New Haven and Yale are taking steps to improve health by investigating a possible link between neighborhood assets and incidences of chronic disease.
This “health mapping” project, led by Jeannette Ickovics, Professor of Epidemiology and Public Health at the Yale School of Public Health and Director of Care (Community Alliance for Research and Engagement), aims to physically map both positive resources, such as health clinics and green spaces, and negative resources, including fast food restaurants and liquor retailers.
Using a geographic information system to create an interactive map of the community resources, New Haven residents of the Youth@Work group will plot multple local neighborhoods and survey 1,400 adults and 1,400 children, asking about diet and exercise habits, chronic disease prevalence, and other life style choices. These surveys will then be overlapped onto the “resource” map to explore potential correlative factors.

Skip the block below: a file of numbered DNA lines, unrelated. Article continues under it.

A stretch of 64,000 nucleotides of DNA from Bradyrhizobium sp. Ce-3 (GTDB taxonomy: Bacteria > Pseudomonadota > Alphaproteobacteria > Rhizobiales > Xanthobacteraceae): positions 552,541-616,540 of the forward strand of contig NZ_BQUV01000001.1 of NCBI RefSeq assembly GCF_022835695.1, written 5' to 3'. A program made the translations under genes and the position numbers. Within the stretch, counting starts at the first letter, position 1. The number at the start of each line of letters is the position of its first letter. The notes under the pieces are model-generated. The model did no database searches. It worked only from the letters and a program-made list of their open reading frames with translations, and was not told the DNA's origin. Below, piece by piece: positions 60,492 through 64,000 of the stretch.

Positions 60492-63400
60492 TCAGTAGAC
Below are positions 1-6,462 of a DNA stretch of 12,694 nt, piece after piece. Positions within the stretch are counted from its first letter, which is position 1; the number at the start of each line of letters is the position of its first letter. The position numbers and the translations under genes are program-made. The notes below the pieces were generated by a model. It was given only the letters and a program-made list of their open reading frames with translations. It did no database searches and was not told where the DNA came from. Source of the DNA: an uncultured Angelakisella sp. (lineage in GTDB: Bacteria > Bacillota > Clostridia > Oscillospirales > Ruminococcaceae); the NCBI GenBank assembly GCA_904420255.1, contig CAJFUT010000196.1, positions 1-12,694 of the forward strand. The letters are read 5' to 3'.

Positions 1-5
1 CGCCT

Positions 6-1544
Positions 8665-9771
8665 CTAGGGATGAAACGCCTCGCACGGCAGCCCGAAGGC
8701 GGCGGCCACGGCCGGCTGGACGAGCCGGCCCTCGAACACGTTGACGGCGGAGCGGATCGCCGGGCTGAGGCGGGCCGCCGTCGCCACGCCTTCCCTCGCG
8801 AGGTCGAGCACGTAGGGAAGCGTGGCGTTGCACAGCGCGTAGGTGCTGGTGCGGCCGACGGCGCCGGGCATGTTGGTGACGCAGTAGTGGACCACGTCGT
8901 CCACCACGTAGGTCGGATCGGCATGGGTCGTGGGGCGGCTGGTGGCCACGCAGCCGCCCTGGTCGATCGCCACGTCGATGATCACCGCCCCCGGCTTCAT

When the map is complete, Ickovics plans to have new evidence for the improvement of New Haven resident health by addressing some of the root causes of chronic disease incidence disparities. However, she stresses that the project is concerned with preventative measures rather than healthcare.
As the first city in the United States to study “health mapping,” New Haven joins global health project, Community Interventions for Health, to “act upon the urgent need to design, implement and assess cost-effective comprehensive interventions for all three risk factors (poor diet, tobacco use, lack of physical activity), adaptable to different cultures and communities.”